Since there were three gun-carrying cops and the alleged “perp” was running away, if the man was not armed, it’s not a very persuasive argument to pretend that the police were afraid for their lives.
Then there is the issue that we don’t get to know why the man was stopped, and what, if anything, he was wanted for.
In my opinion, the Sentinel reporter should have taken the police spokespersons to task for not providing the crucial facts of the story. At least that way the Sentinel could say they asked, but the police refused to answer. The way the story was written makes it look like the Sentinel is helping the cops cover up for shooting an unarmed and unwanted man who did nothing more than run from the police during a traffic stop.
There is the question, of course, why the guy ran in this age of the full-blown American “national security” police state. Surely most people know that’s a very dangerous thing to do. Was he wanted? Was he drunk or high on drugs?
Let’s not be naive here: if the police and their symbiotic buddies in the press had any facts with which to demonize the alleged perp and convict him in the media prior to trial, it would have found its way into the story. No such facts appeared, so it is logical to presume it is likely that no such facts exist.
All things being as they are, it looks like what we may have is most likely an unconstitutionally excessive use of force. It will be fascinating to watch the story unfold.

As I was saying, something is definitely “rotten in Denmark”. Compare the conflicting facts between the Sentinel’s original version of the story written by Charles Ashby, and KJCT’s updated version of the story at
In one version of the story the “perp” is running away (implicitly on foot) and the officers shot him, not knowing whether or not he was armed. In the second version of the story, the “perp” is a sovereign-citizen type who drove to a trailer with the cops not in pursuit, and then after the cops found him, he came out of a trailer, made statements “consistent to the ideology of those associated with the Sovereign Citizen movement who do not recognize established government entities,” and pointed a gun at the officers who then fired multiple times and killed him.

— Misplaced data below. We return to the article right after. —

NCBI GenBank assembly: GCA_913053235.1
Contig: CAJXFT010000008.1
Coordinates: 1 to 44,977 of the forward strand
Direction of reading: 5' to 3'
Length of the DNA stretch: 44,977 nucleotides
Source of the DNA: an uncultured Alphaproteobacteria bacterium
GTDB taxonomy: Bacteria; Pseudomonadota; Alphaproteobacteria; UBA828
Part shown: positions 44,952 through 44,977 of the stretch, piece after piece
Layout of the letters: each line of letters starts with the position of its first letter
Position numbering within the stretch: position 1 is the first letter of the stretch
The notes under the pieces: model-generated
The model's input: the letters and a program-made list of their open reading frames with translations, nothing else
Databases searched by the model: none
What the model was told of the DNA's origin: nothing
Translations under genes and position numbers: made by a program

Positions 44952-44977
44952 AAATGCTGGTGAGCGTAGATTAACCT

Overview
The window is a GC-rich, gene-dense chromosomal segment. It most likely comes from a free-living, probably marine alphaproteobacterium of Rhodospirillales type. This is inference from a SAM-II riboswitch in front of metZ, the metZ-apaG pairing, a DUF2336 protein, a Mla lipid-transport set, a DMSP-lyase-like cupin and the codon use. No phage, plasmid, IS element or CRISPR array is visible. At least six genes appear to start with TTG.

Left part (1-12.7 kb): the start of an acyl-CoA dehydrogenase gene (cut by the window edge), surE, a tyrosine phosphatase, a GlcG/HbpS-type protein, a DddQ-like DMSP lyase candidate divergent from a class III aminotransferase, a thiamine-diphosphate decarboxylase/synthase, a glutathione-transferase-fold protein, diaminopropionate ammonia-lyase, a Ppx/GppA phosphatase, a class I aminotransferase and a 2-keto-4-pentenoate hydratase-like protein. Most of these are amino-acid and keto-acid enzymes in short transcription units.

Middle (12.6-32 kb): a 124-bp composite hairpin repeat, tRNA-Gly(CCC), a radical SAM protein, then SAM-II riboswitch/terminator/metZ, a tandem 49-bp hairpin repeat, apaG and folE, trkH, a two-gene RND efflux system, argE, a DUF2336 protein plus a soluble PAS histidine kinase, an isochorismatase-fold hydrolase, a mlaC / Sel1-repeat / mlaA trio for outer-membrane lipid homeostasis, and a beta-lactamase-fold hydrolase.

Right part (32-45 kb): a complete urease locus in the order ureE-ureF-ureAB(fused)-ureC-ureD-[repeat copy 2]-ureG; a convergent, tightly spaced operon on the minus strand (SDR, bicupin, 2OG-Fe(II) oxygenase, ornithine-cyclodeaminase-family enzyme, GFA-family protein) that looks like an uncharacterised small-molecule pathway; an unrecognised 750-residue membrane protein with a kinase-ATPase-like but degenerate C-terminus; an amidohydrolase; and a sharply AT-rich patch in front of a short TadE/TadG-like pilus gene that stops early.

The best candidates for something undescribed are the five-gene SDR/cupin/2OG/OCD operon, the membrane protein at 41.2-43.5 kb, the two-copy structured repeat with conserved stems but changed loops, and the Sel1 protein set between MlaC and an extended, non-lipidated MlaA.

That is all too cutesy by half. Why not say what the alleged statements specifically were, instead of just strategically tangentially demonizing arguably all pro-constitution, limited-government movements? I am surprised the police spokespersons didn’t choose to demonize the Teaparty movement instead of the Sovereign Citizen movement. Maybe because the Teaparty movement is too popular.
It is self-evident that there is NO WAY the two conflicting sets of facts in the two conflicting versions of the story can both be true at the same time. Accordingly, I call “B.S.!” It definitely looks like somebody is lying about something. Question is, 1) who, 2) about what, and 3) why?
At least we get to know that it now looks as if the alleged “perp” was Lewis Pollard, age 61, of Fruita, and the three police officers were Sgt Kevin Paquette, Officer Andrew Courtney, and Officer Steve Lentz.
The main question I have is: exactly how did the establishment media come up with two such conflicting versions of the story? In my opinion, a truthful answer — as in “the truth, the whole truth, and nothing but the truth” — to that question would definitely be in the public’s best interests.